1. Parliament implicitly gave precedence to the remedial provisions of the OLA by means of which breaches of the duties under the Act may be enforced. There was no need for the Parliament to expressly provide for the primacy of the remedy set out at subsection 77(1) because this flows from its incidental nature in respect of the rights it aims to enforce (*25);2. Giving precedence to subsection 77(4) of the OLA over the Montreal, Convention would give effect to the quasi-constitutional status of the OLA without violating Canada’s international obligations. Since the main objective of the Convention is the uniformity in application in all signatory states, this objective is not frustrated because OLA applies only to Air Canada and not to other carriers subject to the Convention. This is so because Air Canada is a federal institution of Canada, and, as such, the duties of Air Canada as to the official languages are not of interest or concern to any other signatory country of the Convention (*26).
The implications of this decision may, however, be significant. Other signatory countries may follow the same logic as the Thibodeau Court. Acceptance of the Court’s reasoning by foreign courts could potentially result in the frustration of the objectives of the Convention on a global level. When deciding a matter relating to an international treaty and, specifically, decisions related to the widely accepted Montreal Convention, careful consideration must be given as to the implications of such decisions.
Possible implications of the Thibodeau Decision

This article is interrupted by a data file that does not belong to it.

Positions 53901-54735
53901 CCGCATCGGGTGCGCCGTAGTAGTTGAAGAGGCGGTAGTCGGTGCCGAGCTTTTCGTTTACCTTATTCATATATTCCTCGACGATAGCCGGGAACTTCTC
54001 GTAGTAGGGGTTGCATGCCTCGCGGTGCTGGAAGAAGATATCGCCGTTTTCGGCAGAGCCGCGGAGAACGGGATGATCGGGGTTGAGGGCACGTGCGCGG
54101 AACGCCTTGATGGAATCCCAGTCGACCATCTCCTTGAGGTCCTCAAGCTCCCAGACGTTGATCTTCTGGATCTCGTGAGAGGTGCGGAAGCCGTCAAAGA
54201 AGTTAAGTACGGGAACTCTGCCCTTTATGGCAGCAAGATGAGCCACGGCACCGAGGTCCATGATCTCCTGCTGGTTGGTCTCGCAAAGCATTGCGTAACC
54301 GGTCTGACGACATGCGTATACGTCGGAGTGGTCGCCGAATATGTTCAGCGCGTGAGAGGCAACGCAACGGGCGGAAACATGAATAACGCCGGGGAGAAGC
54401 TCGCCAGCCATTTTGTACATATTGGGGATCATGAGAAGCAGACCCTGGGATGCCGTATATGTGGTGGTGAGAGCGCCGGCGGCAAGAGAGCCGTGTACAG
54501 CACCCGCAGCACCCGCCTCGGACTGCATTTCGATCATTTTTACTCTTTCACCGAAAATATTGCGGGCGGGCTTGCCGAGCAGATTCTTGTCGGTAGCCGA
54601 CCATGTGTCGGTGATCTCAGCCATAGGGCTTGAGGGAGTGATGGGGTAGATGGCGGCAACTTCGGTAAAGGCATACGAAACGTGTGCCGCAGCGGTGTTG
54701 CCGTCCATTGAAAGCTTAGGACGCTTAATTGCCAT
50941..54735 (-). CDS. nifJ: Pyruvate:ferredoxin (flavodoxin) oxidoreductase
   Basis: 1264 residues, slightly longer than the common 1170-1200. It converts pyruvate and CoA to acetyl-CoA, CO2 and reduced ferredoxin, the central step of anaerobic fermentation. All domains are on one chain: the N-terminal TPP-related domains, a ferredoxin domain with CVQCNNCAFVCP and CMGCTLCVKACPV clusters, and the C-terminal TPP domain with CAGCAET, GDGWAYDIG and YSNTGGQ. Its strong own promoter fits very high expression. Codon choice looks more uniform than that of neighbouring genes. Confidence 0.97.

Thibodeau seems to have opened a new chapter of air carriers’ liability under the Montreal Convention. It has provided a way to possibly circumvent the liability scheme set out in the Convention. In practical terms, the Court has provided a recipe regarding how to avoid the liability limitations of the Convention and start a full-fledged damages claim based solely on national laws.
Canada is not the only country in the world with more than one official language. Switzerland has three official languages: German, French, and Italian. South Africa has eleven official languages. While not all countries are officially the idea of passengers in other signatory countries bringing similar claims against national air carriers may be imminent.
As the Thibodeau Court referred to the U.S. and U.K. case law, the courts of other signatory countries may now refer to the Thibodeau decision.
Further, at the federal level, the Canadian Bill of Rights and in Quebec, the Charter of the French Language and the Quebec Charter of Human Rights and Freedoms have been given quasi-constitutional status. The sky may indeed have become the only limit for possible future claims.